Can you defragment you droid?

Discussion in 'Android Devices' started by AVP, May 16, 2010.

  1. AVP

    AVP Active Member
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    Dec 18, 2009
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    Student suckaz!
    PA
    Maybe I'm stuck in a Windows mindset, but it seems like I should be doing some sort of regular maintenance on my Droids software, like defrag it or something. Right now I just regularly delete any apps that I'm not using. I'm not rooted as well.

    Is this type of maintenance necessary?
     

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  2. SimonSays

    SimonSays Active Member
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    Nov 12, 2009
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    Graduate student/Indentured Servant
    Pittsburgh
    It's not necessary, since it doesn't have a mechanical hard drive. You're generally not supposed to defragment any sort of solid state drive.
     
  3. Scythe

    Scythe Well-Known Member
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    Apr 6, 2010
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    Android uses the Linux kernel and is backed by a linux-based file system (Ext 2/3). Ext by default handles the locating and storage of your files by finding the least fragmented sections on the 'disk' (or in our case flash memory). Ext can get fragmented, but it's very rare (you have to be fully maxing out the disk in some really awkward ways -- basically trying to fragment it).

    All in all you should never need to 'defrag' it since the file system keeps things nice and tidy. A FAT-based memory card is a different case, however since memory cards have basically no seek time it shouldn't impact you.

    TLDR: The file system keeps things stored properly, and it's all flash memory anyway -- so you shouldn't need to defragment anything.
     
  4. Teibidh

    Teibidh Well-Known Member
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    Nov 8, 2009
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    Even in Windows anymore defrag is really kinda pointless. NTFS allocates sectors much more efficiently and doesn't simply use the first available sectors like FAT does. If you're defragging your Windows XP, Vista or 7 filesystems often you're just pointlessly using electricity and decreasing the tme you have until you experience a mechanical failure.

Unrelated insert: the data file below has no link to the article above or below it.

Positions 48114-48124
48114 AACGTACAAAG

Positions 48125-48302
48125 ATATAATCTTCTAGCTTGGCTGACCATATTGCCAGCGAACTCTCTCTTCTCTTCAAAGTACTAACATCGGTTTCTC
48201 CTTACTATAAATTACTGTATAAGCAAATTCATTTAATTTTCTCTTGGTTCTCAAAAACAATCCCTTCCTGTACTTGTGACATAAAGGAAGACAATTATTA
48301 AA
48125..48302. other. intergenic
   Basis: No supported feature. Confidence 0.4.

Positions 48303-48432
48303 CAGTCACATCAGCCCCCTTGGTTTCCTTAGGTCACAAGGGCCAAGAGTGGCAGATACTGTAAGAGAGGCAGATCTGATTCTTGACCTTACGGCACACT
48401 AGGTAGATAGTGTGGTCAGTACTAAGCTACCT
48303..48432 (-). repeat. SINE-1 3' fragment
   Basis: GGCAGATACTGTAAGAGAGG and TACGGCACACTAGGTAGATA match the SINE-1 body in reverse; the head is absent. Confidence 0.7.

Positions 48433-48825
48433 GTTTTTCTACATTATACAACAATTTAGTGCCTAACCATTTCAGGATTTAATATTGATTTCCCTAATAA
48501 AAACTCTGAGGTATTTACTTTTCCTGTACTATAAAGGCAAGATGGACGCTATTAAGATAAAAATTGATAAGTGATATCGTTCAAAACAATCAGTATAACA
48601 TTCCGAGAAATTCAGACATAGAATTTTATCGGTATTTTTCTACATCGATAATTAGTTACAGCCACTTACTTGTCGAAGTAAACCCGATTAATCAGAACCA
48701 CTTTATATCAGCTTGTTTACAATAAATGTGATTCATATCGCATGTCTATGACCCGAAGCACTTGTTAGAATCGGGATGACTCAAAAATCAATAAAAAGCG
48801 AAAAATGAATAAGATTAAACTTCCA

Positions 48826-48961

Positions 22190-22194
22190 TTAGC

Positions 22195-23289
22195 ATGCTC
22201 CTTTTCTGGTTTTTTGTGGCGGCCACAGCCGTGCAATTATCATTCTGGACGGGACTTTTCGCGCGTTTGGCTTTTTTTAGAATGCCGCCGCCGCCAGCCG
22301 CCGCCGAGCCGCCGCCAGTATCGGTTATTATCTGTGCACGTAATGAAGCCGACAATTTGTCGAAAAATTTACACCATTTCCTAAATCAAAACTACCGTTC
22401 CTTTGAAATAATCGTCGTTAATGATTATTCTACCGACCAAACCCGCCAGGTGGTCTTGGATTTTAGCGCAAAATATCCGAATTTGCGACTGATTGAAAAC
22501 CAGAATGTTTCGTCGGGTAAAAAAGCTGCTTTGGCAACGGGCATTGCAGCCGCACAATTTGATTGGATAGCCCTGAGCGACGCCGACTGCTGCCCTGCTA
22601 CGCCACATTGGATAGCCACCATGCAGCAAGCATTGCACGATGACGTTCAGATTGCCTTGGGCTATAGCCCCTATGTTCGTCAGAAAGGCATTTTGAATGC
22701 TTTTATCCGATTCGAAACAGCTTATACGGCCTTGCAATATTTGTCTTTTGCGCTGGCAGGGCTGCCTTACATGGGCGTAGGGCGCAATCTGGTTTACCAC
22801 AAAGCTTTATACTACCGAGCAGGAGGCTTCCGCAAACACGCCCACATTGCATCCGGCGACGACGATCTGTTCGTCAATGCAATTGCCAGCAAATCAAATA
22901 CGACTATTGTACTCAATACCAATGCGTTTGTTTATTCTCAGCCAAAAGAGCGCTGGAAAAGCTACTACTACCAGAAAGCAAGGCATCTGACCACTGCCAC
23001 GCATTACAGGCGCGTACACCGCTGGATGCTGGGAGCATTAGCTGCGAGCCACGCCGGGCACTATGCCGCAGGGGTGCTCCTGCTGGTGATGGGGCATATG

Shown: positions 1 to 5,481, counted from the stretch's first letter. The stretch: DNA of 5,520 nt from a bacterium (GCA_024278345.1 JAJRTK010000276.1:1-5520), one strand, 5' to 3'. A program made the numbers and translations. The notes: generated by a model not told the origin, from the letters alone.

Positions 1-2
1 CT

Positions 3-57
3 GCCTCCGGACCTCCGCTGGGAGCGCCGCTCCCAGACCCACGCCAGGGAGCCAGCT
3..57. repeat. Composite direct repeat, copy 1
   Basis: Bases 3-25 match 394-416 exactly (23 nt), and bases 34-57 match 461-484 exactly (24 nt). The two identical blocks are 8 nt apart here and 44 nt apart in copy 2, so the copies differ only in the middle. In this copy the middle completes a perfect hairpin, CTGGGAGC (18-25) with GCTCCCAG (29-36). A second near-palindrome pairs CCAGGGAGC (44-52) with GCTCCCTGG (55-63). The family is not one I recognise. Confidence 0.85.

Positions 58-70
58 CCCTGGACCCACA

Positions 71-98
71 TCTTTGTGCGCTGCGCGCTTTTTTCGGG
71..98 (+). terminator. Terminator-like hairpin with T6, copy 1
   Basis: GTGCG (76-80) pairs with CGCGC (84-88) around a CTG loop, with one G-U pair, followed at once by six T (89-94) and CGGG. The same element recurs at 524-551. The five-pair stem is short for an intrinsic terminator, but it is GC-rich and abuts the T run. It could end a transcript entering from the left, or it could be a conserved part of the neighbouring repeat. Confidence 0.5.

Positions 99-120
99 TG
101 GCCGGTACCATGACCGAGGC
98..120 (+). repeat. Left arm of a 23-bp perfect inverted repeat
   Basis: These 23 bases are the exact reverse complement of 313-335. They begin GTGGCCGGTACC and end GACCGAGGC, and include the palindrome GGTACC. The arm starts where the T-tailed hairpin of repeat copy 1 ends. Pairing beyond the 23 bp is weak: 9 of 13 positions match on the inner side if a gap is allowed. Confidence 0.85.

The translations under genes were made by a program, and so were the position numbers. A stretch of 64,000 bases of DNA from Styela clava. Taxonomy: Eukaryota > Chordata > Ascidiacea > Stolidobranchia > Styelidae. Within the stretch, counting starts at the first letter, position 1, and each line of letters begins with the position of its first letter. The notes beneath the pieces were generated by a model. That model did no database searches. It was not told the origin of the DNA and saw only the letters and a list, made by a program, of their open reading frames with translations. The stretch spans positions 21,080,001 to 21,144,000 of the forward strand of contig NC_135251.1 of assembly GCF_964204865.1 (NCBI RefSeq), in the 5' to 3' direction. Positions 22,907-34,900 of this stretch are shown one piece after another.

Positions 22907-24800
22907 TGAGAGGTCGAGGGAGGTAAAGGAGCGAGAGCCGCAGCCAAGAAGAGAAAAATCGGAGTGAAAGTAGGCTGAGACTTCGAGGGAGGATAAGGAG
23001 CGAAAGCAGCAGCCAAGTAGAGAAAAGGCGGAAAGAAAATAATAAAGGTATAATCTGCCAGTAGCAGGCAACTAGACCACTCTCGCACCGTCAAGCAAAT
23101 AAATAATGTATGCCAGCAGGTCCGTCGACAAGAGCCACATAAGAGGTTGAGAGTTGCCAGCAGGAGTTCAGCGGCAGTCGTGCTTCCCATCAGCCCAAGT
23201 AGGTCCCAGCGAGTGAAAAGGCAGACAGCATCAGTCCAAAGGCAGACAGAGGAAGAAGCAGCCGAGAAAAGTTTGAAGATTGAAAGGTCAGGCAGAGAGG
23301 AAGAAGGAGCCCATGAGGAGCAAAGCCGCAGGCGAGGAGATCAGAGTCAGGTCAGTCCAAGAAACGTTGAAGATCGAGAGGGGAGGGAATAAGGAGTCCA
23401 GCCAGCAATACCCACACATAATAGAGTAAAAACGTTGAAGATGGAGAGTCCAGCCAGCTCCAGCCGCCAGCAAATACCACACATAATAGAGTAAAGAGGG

5. schimm

    schimm Well-Known Member
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    Feb 1, 2010
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    Couldn't disagree more. I changed my defragging software from Diskeeper to Perfect Disk and the results were immediate with the mountain of digital pics I have accumulated over the years. As ACDSee loads them up into thumbnails it does so very quickly. With Diskeeper (or unfragged disk) it was much slower with hiccups along the way. Not an advertisement for Perfect Disk BTW.
     
  6. CarControl

    CarControl Member
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    Nov 25, 2009
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    Defragging flash memory (this is what the Droid uses for storage) is a serious no-no. Flash memory has a finite number of read/write cycles before it wears out (this has to do with electrons leaving permanent channels in the transistors) and defragging would only use up more of these.
     
  7. jrussell88

    jrussell88 New Member
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    Feb 12, 2012
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    @CarControl. This is a common misconception. It's true that solid state memory has a finite life in terms of read/write cycles - that's also true of disk drives. But the access figures are high enough that it will take decades of use and abuse before a solid state drive will start to fail.

    Unless you're aiming for 50-years plus life, it isn't an issue.
     
  8. jrussell88

    jrussell88 New Member
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    Feb 12, 2012
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    Microsoft don't agree - they provide an NTFS-specific Disk Defragmenter utility in Windows 7. How useful it is depends how fragmented your disks are.
     
    alex_ncfc likes this.
  9. KegHead

    KegHead Well-Known Member
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    Oct 4, 2011
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    Land of Lincoln
    Hi!

    Anyway to upgrade to ext4?

    KegHead
     

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